The life and work of James F. Didusch.

Research output: Contribution to journalArticle

Abstract

This retrospective look at the life and work of James F. Didusch emphasizes the brilliance of his talent and the great value of his contribution to the medical sciences. Didusch was the first student of Max Brödel in the Department of Art As Applied to Medicine at Johns Hopkins University from 1911 to 1913. When the Carnegie Institute of Embryology was established at Johns Hopkins in 1913, Didusch was appointed as its illustrator. He remained the Carnegie Illustrator until his death in 1955. His rich treasury of artwork represents a lifelong pursuit and is a vital contribution to the field of medical illustration.

Original languageEnglish (US)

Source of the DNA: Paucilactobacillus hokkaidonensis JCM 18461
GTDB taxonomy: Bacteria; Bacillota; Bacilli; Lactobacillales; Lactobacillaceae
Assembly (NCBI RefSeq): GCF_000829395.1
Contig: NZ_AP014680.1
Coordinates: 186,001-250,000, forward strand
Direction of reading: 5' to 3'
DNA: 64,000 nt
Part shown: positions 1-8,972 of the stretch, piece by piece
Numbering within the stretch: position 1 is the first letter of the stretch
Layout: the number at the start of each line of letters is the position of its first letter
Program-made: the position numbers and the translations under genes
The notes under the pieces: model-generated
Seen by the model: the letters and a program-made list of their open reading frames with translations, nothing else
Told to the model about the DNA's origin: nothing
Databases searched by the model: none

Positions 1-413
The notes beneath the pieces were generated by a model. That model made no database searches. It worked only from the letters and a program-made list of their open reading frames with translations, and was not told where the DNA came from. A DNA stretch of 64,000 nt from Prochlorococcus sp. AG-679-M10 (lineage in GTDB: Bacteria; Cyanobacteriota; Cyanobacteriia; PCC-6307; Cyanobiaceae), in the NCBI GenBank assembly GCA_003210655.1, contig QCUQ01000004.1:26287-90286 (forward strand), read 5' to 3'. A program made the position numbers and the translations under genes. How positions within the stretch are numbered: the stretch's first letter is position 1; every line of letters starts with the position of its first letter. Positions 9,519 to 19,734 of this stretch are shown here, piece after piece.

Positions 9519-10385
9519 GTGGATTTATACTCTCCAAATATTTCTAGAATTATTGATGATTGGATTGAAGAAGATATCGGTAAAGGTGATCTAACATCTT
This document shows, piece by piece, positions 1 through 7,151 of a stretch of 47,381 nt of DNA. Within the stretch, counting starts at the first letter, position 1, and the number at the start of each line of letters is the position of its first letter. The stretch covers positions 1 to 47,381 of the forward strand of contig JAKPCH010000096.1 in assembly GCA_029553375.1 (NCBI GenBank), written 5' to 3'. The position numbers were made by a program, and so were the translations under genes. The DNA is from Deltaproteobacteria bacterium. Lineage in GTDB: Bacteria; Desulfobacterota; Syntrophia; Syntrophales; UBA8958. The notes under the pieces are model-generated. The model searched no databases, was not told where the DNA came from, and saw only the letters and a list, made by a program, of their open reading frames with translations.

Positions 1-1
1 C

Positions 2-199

Pages (from-to)8-21
Number of pages14
JournalThe Journal of biocommunication
Volume19
Issue number2
StatePublished - 1992

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Medical Illustration
Aptitude
Embryology
Art
Medicine
Students

ASJC Scopus subject areas

  • Medicine(all)

Cite this

The life and work of James F. Didusch. / Altemus, Anne Reed.

In: The Journal of biocommunication, Vol. 19, No. 2, 1992, p. 8-21.

Research output: Contribution to journalArticle

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